Ngouma Lokito, whom we interviewed for the show, was one of the top bass players in Congo in the 1980s. Born as Shungu Omba, he took the stage name “Ngouma Lokito”–meaning “power of the bass” in local dialect. Like many young African musicians, Ngouma started out with a homemade guitar fashioned out of an oil can, which he had to hide underneath his bed to keep his strict father from learning his ambitions to become a musician. Inspired by Kinshasa’s Zoro Lomimbo, Ngouma later picked up the bass and studied at the National Institute of Music. He played with many Congo groups, including the Choc Stars, and was a founding member of the successful Soukous Stars. Congo bass playing has developed its own technique based on local drumming styles in which the player picks with his thumb and forefinger, mimicking the interplay of two different drums. Ngouma told us that he always paid close attention to the village drumming styles and purposely tried to emulate the rhythms on the bass.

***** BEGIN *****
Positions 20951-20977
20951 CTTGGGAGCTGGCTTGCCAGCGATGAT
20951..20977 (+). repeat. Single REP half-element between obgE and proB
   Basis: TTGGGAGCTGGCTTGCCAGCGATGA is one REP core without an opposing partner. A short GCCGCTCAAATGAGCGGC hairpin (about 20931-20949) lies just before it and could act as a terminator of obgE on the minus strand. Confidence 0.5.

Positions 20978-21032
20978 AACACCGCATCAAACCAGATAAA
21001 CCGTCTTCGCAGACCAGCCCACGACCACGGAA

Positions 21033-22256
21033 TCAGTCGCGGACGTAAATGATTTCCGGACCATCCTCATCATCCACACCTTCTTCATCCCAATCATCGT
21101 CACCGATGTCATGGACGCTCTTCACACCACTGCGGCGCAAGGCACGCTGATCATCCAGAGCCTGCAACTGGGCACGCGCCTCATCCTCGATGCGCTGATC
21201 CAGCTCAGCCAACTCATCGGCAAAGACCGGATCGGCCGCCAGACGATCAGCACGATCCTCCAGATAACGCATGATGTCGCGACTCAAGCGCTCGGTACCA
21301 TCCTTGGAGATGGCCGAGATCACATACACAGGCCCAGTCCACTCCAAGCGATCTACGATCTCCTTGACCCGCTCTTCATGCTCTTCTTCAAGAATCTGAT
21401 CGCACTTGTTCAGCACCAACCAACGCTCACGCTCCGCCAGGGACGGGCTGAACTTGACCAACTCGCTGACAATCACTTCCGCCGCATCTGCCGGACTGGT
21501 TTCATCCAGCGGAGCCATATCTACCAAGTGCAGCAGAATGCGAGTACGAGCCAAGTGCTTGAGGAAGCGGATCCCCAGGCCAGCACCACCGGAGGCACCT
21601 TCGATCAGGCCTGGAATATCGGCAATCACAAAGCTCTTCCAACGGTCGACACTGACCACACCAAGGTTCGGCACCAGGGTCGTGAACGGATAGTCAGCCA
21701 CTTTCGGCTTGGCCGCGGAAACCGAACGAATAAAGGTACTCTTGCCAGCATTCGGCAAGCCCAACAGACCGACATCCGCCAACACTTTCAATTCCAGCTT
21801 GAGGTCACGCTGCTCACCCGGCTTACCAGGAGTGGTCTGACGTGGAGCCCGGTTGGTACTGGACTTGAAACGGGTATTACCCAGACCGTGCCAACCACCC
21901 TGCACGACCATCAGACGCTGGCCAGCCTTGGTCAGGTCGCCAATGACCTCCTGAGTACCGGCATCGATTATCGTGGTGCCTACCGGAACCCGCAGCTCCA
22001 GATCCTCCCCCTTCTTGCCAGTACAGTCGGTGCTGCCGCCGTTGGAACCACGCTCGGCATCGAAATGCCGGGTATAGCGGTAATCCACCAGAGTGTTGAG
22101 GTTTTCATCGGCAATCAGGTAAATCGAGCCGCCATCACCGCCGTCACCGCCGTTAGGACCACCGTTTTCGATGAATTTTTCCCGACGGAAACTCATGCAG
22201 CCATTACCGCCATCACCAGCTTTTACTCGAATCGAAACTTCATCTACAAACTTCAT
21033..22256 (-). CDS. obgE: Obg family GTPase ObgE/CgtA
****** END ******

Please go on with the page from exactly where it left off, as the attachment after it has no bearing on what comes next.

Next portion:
Francis Mbappe (Cameroon)
Francis Mbappe’s Official Website
Francis Mbappe’s MySpace Page
One of the guests on our program, Francis is among the many bright bass stars from Cameroon. Growing up in the port city of Douala, Francis recalls loving the bass ever since childhood. After convincing a friend of his father’s to build him a simple guitar, he taught himself by listening to the bass lines on Motown and funk recordings played on the Voice of America radio shows. At age 13, he decided to leave Cameroon and began to cross West Africa, paying his way with the bass. Along the way, he played with many of the greats of African music, from Fela to Ernesto Djedje. Upon arriving in Paris at age 19, he was invited to become part of the Manu Dibango band, at that time the most popular African music band around. Today, Francis lives and works out of New York City. He has released several albums as a solo artist.